When you’ll retire, and what you’ll do with your retirement years, which could last two or even three decades, is a big question. The answer may be based on your finances—can you realistically stop working full time, or do you need to continue to work for a few more years? Would part-time work fill any savings gaps? These are questions that can’t be answered, without a thorough financial analysis of your retirement income.

If you stop working, what will you do? Some experts advise asking a bigger question: Who are you, now that your work identity is gone? If you’ve planned well, or if you’re lucky, your retirement can be a time of great fulfillment, spending time with family, volunteering in the community and devoting time to taking better care of yourself. For some people, retirement from one career is an opportunity to spring into a new career, one that they’ve always put to the side, in order to earn a paycheck.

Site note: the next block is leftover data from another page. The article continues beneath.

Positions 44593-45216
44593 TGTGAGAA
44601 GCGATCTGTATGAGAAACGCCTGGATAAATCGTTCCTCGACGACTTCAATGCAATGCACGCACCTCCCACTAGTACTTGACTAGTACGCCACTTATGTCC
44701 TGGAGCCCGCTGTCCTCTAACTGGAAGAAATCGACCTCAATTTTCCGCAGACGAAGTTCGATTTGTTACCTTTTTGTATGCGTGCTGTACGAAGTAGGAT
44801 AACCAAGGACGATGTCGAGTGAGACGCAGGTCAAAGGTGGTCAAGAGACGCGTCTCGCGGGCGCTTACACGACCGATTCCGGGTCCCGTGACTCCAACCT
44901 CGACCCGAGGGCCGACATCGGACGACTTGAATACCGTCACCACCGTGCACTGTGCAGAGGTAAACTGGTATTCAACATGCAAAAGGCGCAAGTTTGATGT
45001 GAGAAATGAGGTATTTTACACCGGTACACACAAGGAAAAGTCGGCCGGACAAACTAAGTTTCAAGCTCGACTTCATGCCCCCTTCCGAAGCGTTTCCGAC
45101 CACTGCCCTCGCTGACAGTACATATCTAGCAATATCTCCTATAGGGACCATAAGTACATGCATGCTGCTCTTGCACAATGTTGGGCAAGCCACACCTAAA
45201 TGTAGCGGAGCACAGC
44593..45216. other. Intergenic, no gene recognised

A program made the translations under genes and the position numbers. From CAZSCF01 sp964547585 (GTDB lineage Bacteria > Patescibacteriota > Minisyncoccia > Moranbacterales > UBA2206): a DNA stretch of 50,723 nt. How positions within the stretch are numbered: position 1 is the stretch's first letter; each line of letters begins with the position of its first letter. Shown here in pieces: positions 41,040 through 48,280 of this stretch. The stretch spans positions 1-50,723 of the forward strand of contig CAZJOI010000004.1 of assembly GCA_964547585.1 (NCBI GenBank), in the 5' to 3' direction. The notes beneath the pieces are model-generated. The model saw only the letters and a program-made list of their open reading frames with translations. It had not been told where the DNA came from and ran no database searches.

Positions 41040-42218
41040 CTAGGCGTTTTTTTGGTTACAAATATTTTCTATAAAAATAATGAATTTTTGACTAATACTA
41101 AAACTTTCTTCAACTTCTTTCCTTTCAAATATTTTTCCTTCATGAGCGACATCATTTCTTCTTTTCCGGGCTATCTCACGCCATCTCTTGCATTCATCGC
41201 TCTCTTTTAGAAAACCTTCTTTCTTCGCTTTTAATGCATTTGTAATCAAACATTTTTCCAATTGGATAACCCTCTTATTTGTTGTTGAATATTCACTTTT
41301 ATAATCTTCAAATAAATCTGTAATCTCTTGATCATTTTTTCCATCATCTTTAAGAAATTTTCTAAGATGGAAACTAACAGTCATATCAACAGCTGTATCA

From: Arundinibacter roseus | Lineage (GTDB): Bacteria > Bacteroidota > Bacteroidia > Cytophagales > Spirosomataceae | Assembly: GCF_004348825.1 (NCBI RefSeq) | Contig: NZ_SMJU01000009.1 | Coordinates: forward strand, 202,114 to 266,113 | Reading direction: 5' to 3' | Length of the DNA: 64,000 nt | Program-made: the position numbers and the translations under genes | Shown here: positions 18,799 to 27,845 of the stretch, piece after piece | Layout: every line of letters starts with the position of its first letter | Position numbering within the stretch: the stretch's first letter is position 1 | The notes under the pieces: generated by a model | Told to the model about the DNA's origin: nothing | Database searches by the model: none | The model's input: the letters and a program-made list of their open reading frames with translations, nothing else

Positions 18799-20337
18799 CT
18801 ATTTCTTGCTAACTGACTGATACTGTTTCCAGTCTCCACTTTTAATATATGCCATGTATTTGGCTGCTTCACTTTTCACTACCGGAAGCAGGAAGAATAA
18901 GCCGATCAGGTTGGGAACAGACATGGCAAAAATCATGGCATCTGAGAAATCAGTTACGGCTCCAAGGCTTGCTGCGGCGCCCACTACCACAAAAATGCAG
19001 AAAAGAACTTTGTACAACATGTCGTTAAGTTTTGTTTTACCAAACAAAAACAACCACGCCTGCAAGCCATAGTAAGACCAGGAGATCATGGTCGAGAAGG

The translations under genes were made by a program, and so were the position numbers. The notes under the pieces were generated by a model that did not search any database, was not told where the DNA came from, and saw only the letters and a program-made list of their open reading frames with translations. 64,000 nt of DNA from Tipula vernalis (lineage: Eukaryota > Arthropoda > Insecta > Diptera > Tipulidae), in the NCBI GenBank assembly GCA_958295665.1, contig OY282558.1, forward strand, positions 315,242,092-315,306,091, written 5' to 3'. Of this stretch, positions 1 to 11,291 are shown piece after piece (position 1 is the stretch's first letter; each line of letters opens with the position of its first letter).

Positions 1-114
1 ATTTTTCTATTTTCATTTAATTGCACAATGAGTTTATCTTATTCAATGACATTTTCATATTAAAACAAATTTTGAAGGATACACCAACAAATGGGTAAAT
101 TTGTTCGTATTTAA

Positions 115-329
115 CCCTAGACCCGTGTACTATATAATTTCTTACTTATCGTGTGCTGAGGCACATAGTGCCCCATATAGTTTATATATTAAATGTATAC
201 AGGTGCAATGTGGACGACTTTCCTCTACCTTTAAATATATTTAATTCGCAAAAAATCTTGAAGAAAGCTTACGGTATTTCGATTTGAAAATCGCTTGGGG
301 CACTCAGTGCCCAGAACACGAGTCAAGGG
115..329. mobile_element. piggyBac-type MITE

How much you can achieve of your dreams, depends on putting down a solid foundation of legal and financial resources. An estate planning attorney and a financial advisor are important members of your retirement success team.

Reference: Cleveland Jewish News (Jan. 9, 2019) “Professionals can ease a person into retirement”